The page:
Love food hate waste
Post on 19-Mar-2016
DESCRIPTIONInfo on how to save reduce food waste
Love Food Hate Waste
Love Food Hate WasteDid you know that every year over 7 million tonnes of food waste are produced by UK households alone? Thats about 12bn worth, or around a fifth of all the food we buy in the shops.
This causes huge environmental problems, partly because it is a massive waste of all the resources and energy that go into producing that food, and also due to the fact that most of this food waste ends up in landfill, where it produces methane, a highly potent greenhouse gas. In fact, if we could end all food waste in the UK, the environmental effect would be like taking one in every five cars off our roads.
Food waste is also obviously a massive waste of money. Throwing away food we have bought is no different to throwing money away and the average family house is estimated to throw away up to 50 worth of perfectly good food a month; around 600 a year.
The good newsis that there are very easy ways to avoid this food waste, make the most of our food, and save ourselves a lot of cash. Does your bread and milk frequently go off before youve used it all up? Do you often cook too much rice or pasta and end up throwing a lot of it away? Do you find date labels confusing? The Love Food Hate Waste campaign is a fantastic source of inspiration and advice to help. Discover the simple steps you can take to avoid food waste:Planning: Use a meal planner to show you how much food you need to buy each week this can significantly reduce both the amount we spend and waste.
Make sure you are aware of the food you have left in the fridge and cupboard that needs using up, and incorporate this into your meals before buying new food.
Write a shopping list and stick to it!
Remember your shopping list!
Dont go shopping when youre hungry! Buy what you need all else is false economy. E.g. will you get through 4 pints of milk before it goes off, or should you buy it a pint at a time? Only buy extra free/BOGOF offers if you know you are able to eat the extra or freeze it.Know your dates:
The different date labels often confuse us into thinking that we need to throw everything away once it is past its date this is not the case! Check the item to see what type of date it has: Use-By this refers to food safety. You should use the food before or on its date as it is very likely to be harmful beyond this. (Tip it can be frozen before the date and kept frozen beyond it, as long as you cook it as soon as it is defrosted). Use-By dates are commonly found on meat and dairy products. Best Before this refers to food quality: before the date, the item is likely to be at its best, but this does not mean it will have gone off afterwards. You should look at the food to see its condition. (For perishable foods like bread and salad, the Best Before date is probably a good indication that you should use it up soon; but you dont have to throw it away after the date has passed!). Sell-By/Display Until this is for the attention of the shop staff, not shoppers, and you can ignore it completely.Savvy storage:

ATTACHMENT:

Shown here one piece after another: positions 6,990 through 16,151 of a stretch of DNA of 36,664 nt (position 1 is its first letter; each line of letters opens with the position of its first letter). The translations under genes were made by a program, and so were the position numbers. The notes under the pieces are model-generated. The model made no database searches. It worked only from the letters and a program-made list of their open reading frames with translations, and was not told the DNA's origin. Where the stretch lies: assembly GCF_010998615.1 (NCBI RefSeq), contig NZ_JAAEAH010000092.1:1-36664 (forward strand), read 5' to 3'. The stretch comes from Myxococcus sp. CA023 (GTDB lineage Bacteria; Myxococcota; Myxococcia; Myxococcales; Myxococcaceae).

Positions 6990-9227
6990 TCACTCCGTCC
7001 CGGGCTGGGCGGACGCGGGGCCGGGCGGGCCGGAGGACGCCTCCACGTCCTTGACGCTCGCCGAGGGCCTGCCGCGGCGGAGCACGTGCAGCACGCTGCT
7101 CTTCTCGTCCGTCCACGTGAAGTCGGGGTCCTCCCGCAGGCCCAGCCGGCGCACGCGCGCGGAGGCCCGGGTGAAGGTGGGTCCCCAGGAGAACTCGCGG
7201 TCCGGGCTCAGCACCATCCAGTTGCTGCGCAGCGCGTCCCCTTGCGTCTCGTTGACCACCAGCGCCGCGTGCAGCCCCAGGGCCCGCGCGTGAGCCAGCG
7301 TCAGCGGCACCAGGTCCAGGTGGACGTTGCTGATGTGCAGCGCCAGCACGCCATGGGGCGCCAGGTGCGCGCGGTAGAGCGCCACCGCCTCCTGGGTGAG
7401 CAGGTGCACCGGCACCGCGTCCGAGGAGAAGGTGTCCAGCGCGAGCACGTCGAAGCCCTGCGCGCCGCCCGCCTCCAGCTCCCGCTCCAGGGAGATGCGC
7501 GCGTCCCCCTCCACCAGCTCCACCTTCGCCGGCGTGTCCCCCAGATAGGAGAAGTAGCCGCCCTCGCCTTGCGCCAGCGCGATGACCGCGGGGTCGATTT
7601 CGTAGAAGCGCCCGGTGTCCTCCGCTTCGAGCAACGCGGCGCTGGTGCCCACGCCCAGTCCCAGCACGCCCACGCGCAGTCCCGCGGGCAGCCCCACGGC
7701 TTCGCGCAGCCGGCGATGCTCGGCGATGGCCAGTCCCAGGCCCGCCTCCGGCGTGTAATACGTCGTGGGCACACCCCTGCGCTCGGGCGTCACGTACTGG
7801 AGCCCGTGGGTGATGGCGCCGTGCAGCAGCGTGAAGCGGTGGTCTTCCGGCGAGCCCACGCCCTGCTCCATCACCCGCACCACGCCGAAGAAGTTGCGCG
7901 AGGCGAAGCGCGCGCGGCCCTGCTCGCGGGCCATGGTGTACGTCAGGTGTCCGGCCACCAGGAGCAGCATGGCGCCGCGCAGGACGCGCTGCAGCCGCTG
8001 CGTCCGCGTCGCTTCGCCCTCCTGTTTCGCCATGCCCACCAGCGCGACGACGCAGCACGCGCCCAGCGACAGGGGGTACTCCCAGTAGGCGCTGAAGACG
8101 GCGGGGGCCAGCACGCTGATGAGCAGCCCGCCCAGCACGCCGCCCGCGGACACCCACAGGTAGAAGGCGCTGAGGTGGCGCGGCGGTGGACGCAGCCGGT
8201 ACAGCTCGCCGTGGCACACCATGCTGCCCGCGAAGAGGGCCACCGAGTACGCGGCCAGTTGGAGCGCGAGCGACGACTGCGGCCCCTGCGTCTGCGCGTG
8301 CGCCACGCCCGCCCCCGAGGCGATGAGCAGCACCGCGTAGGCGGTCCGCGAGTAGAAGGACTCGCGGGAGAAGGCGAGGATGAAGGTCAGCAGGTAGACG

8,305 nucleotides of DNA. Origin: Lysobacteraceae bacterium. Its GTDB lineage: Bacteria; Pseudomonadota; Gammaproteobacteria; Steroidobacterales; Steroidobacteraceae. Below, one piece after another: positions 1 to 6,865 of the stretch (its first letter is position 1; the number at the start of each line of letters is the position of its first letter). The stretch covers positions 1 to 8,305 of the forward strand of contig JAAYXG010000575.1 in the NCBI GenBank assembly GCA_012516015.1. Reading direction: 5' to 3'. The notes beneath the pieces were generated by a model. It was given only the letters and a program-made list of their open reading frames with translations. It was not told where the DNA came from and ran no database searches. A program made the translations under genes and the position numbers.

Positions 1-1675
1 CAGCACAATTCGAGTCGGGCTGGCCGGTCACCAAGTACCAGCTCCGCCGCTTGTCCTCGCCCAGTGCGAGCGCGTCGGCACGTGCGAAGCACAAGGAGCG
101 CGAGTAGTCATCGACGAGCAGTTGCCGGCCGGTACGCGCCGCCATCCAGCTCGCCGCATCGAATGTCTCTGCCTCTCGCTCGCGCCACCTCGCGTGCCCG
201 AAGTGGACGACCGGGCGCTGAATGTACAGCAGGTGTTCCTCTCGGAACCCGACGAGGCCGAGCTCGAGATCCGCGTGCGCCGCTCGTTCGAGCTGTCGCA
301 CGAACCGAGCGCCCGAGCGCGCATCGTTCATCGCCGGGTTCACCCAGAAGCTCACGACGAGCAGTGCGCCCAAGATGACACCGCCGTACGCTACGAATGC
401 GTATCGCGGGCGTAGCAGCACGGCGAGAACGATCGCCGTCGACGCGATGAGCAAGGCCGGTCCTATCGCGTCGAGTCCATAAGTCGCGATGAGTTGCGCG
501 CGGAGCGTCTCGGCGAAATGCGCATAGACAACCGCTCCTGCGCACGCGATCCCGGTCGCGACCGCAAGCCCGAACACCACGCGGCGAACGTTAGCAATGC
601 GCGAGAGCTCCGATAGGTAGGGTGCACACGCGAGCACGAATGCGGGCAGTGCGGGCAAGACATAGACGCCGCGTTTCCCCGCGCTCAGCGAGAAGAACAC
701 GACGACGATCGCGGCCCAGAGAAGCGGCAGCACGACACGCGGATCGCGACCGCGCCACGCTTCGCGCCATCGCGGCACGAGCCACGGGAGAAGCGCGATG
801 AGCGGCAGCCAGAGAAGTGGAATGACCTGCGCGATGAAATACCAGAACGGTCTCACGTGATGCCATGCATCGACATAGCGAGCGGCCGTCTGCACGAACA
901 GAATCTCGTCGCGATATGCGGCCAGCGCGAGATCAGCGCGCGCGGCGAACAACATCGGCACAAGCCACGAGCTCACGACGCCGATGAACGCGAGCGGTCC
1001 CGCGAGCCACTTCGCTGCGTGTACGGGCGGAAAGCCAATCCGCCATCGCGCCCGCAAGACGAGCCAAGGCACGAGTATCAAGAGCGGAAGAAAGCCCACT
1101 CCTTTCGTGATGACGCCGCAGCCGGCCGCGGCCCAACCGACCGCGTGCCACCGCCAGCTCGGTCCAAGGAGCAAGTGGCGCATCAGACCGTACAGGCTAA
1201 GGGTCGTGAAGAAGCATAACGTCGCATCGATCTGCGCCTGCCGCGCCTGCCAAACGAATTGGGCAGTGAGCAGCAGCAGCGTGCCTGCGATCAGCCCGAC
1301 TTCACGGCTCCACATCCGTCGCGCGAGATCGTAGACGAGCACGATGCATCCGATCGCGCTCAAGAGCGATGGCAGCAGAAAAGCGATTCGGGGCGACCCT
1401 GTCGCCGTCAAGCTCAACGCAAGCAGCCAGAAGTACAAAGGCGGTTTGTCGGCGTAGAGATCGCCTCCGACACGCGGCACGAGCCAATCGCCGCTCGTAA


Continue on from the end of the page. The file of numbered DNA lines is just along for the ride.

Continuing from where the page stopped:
A lot of food is wasted because it goes off in the fridge and cupboard before we have had a chance to eat it. Aside from planning, and checking your stocks regularly, here are some tips to avoid this wastage by storing food as effectively as possible:
Most fresh food keeps longer in the fridge fruits like apples and pears last up to two weeks longer than if you leave them out in a fruit bowl. Keep food in the fridge wrapped up to retain moisture. The original packaging is designed to keep it fresh for longer. Be careful not to bruise lettuce. Revive wilted veg or salad leaves by standing the ends in a bowl of water in the fridge they will crisp up again! Some foods should not be stored in the fridge, e.g. fruit like bananas and pineapples. Store potatoes and onions somewhere dark, dry and cool. Bread goes stale quicker in the fridge (although it keeps it from going mouldy longer if the room is warm). It is best stored somewhere cool and dry; or you can freeze it and use it slice-by-slice or freeze half a loaf when you buy it. If you have cooked in bulk, freeze the leftovers in portion-sized amounts in plastic tubs or freezer bags. That way you can eat it when you want, and just defrost enough for a meal at a time.Perfect Portions:Measuring your portions means that you know exactly how much you are cooking especially when cooking things like pasta and rice which swell up deceptively when cooked: You dont need scales or a special measurer; use ordinary household vessels to measure your portions a mug, cup, jug, tablespoon. Work out how much is the right amount for you, and stick to using it.
Use Love Food Hate Wastes interactive portion guide to know how much to cook per person. Think about how much you need to eat to satisfy your hunger do we often serve ourselves a bit too much for each meal?Lovely leftovers: If you have cooked more than you can eat in one mealtime, dont throw it away! Store it in the fridge and have it for next days lunch, freeze it and eat it for another meal, or turn it into something else with Love Food Hate Wastes creative recipes! There are hundreds online, so be inspired! Keep plenty of dry store cupboard essentials (e.g. pasta, rice, pulses, jars of sauce) in stock so that you can easily use up any leftovers you have.Food Waste Diary:Use Love Food Hate Wastes online Food Waste Diary to find out how much food you really waste in a week you might be surprised!
www.lovefoodhatewaste.comYou can also find out about what the North London Waste Authority is doing to prevent food waste visit nlwa.gov.uk/foodwaste for news on events and competitions.